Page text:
The Abomination of Desolation The picturesque town of Ottawa, nestled in northern Illinois, was no more. Nothing remained now but a titanic mass of rubble. Its shattered streets and pavements had been heaved up as if by a monstrous earthquake. Fissures and chasms crisscrossed each other. Some, yards wide, had swallowed entire edifices with nothing left to mark their passing. Melted gas mains, torn and twisted from their moorings, still hissed into the cool evening air. Some fires fed by debris and the hissing gas spewed billowing clouds of smoke into the cloudy sky. Water mains, also torn and melted, spurted fountains of water that formed puddles, their overflow splashing into the chasms like so many waterfalls. Charred cars, lying too close to the edge of a fissure or chasm, fell into the abyss. No sounds issued from the seemingly bottomless holes. Collapsed utility poles—all exceedingly charred—were down, their power lines and their rubber coating melted off, hissing and cracking like bullwhips. No living creature reared its head amid this scene of destruction. No bodies were apparent, but numerous piles of scattered gray matter were strewn about the area. Police helicopters headed for the devastated area. An army convoy was headed there too from only a short distance away. Police officers Scott and Roberts’s helicopter was the first to arrive. The men were shocked by what they witnessed but decided to land, as there might be survivors. They walked around in silence for a while, seeing no bodies, no signs of organic destruction. They gazed at the scattered piles of gray dust. Some of it was heaped into mounds, but for some reason, the men did not check them out. “Scott,” Roberts said, “what in the name of God happened here? The place is totally wiped out. From the looks of those crevices and chasms, it was a particularly violent quake.” “Yes it was,” said Scott. “Other counties were calling in, telling of extensive damage to—well—everything: roads, bridges, buildings, you name it. Then all communication was lost, right before they sent us here to investigate. The other copters will soon be here, but God—who’d think we’d find this! The tremors didn’t last very long.” “Long enough,” Roberts injected as he gazed at the charred masonry around them. All the houses were down, and no cries of help wafted from the ruins. The men spent a half hour looking around before returning to their helicopter and lifting off, Figuring they might as well search from the air for survivors. The army convoy arrived, and some two hundred men jumped from the trucks and immediately started combing the area. Some were Vietnam veterans who had seen death countless times. But here were no deaths, no survivors in sight. The destruction was complete. No earthquake or bombardment, however severe or prolonged, can efface life so completely, so utterly. What had happened to the inhabitants? The answer to that question was discovered by a burly, red-haired corporal named Potsch. He had been walking around, looking at the numerous piles of gray dust. He had previously been employed in a crematorium, and the gray dust had stirred a memory. All of the piles were strewn about, as if stirred by a gust of wind. He came upon two piles, sheltered by a wall, which bore a distinct symmetry, a disquieting shape. It was manlike. Potsch walked to the spot that looked like the head. White glinted from among the dust. He stirred it with a booted foot and paled. A member of his team came running up. “Hey, Potsch, what’s up? Looks like you saw a ghost!” Potsch pointed down. “Teeth!” The other man recoiled, and more of the men gathered around. A private headed for the other pile, stirred it, and had the misfortune of finding dentures, charred and melted out of shape. The private retched. Police officers Scott and Roberts flew an ever-widening circle, looking for survivors. They finally pointed the chopper out of the devastated area, but the results were the same. “Hey, Roberts, I betcha the people out here left in a hurry.” “I don’t think so, Scott. How can you abandon an area in the middle of an earthquake? You couldn’t keep your feet under you. I’ll bet the survivors are hiding in whatever nook or cranny they find. Also, if there are survivors out here, why aren’t they out? The quake’s done.” “You got a point there. Fly higher. I wanna see if we can spot somebody.” As they climbed, the pair saw people moving far below in the distance, all headed in the same direction. When the tiny figures reached a chasm, they split right and left, looking for a narrower place to cross or jump. Roberts shook his head. “I wonder what’s up. Maybe the army troops are there. Yeah, look, there they are! Those poor people feel it’s safer to come out when the army’s around.” “So would I, in this case,” said Scott. “Remember, there are many of them military personnel and only two of us. Our partners are checking all the outlying areas.” “Hmmph, as if numbers could protect you in a quake. But still, like you said, why were they hiding? This just doesn’t make any sense! Let’s go down and see what those people got to say.” “Hey, look there!” Roberts said, pointing. Scott tried but couldn’t crane his neck far enough, so he turned the chopper. He saw a figure far below, heading for town. “What do you say we talk to him instead? It’ll be a lot better than many people talking at the same time.” The chopper landed a short distance from the man, amid a cloud of dust. As the officers approached, they saw that the man was very old, probably in his nineties. He moved back a few paces as the men drew near. “Hi,” Scott greeted him. “This is Officer Roberts, I’m Officer Scott. We were sent here to survey damages done by the quake.” The old man squinted at them through watery eyes. “It weren’t no quake,” he muttered, shivering and shaking. The officers looked at one another in amazement. “No quake?” Roberts asked “No.” Scott was going to say something but checked himself. The possibility of senility occurred to him, so he dropped the question. His partner said, “Sir, all buildings and structures are destroyed, so—” “So are most homes here too, Officer.” “There never has been such a powerful quake before,” said Roberts. “Cause it weren’t no quake, that’s why!” repeated the old man. “Well, we were looking for survivors over there,” Roberts said, pointing. The ancient man shook his head. “You won’t find any of those either.” “How can you be so sure?” The old man shivered. “The fire, sir, the terrible fire.” “Fire? But fire doesn’t belch out of fissures caused by quakes!” Scott said. The old man shook his head. “It didn’t belch outta the ground; it came from those rain clouds above.” He pointed a skinny finger at the clouds, which covered a vast area. “My family, my friends, all dead,” he sobbed. Scott laid a hand on the man’s shoulder, squeezing it in a comforting way. “I’m sorry,” he murmured.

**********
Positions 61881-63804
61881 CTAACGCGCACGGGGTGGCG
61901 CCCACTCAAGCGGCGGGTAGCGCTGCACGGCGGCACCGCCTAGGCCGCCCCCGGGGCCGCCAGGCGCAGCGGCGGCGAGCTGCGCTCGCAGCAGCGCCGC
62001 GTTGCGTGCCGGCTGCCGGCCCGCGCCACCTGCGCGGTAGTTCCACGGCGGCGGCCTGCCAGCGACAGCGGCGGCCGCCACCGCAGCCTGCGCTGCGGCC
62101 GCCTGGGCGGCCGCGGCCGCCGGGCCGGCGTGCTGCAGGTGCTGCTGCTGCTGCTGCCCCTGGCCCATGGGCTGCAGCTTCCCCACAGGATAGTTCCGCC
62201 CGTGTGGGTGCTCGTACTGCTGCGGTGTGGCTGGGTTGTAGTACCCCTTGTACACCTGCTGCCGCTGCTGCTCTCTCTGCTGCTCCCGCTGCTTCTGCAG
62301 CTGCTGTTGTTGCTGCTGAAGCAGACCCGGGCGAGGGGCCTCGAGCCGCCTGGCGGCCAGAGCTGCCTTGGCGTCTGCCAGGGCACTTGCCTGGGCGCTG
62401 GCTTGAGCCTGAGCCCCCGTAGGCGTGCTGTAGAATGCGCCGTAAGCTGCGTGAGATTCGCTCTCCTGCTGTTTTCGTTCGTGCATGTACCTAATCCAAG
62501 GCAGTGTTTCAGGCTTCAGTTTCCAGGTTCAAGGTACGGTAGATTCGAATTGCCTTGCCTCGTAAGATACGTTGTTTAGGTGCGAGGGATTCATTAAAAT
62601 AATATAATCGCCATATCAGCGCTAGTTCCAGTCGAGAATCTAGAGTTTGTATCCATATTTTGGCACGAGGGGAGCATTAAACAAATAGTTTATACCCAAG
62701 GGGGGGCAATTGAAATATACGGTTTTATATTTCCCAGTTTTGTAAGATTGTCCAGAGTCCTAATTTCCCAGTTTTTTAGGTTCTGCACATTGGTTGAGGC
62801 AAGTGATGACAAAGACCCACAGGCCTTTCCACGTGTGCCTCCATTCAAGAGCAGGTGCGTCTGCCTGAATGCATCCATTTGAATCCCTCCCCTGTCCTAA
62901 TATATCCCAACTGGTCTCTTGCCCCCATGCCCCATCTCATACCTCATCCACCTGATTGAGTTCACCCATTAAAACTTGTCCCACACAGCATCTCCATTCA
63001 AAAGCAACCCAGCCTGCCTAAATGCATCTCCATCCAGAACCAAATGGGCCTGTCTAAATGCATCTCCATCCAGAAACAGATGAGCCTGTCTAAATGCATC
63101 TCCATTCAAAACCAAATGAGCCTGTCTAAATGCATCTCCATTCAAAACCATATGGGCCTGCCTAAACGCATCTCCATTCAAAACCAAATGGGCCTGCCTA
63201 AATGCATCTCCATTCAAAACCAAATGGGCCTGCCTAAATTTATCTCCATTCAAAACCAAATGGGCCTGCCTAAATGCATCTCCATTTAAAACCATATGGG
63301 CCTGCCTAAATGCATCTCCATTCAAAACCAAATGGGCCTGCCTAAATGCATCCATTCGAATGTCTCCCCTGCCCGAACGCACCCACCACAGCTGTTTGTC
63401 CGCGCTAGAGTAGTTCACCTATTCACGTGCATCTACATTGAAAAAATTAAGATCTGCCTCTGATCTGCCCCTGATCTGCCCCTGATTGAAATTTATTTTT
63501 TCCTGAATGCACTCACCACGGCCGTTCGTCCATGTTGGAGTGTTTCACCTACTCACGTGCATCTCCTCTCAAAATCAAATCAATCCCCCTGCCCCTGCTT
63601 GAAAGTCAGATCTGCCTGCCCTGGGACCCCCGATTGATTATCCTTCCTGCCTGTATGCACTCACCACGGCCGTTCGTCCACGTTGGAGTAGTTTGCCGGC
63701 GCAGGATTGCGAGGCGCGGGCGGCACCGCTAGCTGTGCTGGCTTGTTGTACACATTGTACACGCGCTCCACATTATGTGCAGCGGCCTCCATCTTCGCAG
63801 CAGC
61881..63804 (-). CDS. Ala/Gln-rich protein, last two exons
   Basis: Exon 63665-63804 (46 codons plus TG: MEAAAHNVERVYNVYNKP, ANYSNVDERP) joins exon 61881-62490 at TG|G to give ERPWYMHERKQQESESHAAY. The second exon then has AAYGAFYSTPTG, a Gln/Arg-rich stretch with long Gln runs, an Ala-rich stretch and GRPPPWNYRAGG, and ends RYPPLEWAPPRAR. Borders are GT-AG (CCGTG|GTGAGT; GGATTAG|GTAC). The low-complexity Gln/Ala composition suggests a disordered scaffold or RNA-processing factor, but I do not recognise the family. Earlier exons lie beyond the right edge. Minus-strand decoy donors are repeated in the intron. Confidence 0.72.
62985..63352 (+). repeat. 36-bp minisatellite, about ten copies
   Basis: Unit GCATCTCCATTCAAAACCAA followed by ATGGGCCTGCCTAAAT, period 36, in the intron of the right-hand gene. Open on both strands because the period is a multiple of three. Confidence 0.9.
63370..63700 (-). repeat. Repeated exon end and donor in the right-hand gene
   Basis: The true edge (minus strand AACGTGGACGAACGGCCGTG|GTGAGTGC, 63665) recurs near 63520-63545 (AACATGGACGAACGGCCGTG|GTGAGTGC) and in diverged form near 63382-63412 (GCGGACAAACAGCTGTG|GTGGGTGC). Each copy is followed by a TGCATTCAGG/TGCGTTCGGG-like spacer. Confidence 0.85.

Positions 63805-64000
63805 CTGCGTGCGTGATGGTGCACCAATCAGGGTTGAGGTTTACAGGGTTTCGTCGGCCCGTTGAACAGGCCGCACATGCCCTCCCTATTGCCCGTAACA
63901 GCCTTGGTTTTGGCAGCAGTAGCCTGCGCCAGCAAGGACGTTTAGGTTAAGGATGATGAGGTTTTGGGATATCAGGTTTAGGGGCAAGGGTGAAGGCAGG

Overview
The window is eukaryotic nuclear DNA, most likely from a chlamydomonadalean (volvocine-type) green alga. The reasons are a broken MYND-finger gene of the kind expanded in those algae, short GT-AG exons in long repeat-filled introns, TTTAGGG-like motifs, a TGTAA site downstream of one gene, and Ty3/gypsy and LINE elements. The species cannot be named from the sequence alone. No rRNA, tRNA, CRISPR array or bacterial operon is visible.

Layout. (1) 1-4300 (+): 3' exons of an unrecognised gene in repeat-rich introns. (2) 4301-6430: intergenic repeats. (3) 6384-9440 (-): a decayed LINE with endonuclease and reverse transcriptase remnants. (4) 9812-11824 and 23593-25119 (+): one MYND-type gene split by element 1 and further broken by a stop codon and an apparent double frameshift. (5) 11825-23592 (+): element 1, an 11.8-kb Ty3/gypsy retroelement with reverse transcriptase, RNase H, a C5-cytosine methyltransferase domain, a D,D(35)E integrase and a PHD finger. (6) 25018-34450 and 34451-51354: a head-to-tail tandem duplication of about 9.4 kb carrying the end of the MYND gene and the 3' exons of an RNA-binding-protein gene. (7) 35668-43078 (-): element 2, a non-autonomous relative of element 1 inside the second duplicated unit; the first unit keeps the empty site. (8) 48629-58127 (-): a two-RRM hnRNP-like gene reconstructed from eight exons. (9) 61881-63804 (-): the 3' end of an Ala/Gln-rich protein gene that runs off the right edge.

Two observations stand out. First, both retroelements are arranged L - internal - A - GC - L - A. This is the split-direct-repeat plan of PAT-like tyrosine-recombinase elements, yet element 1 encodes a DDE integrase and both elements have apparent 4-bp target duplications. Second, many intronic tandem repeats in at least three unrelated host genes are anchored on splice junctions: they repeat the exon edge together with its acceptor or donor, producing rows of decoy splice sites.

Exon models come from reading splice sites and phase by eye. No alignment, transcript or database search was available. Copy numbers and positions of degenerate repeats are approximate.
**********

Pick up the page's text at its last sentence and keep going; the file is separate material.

Raymond Saldaña-Carrasquillo was born during World War II in Caguas, Puerto Rico; moved to Chicago as a child; and returned home to Puerto Rico to earn his degree in education. He taught English for twenty years. Now he is retired, enjoying the ravages of old age.
this book is really good.. years in the making.. I highly recommend it
Diana S.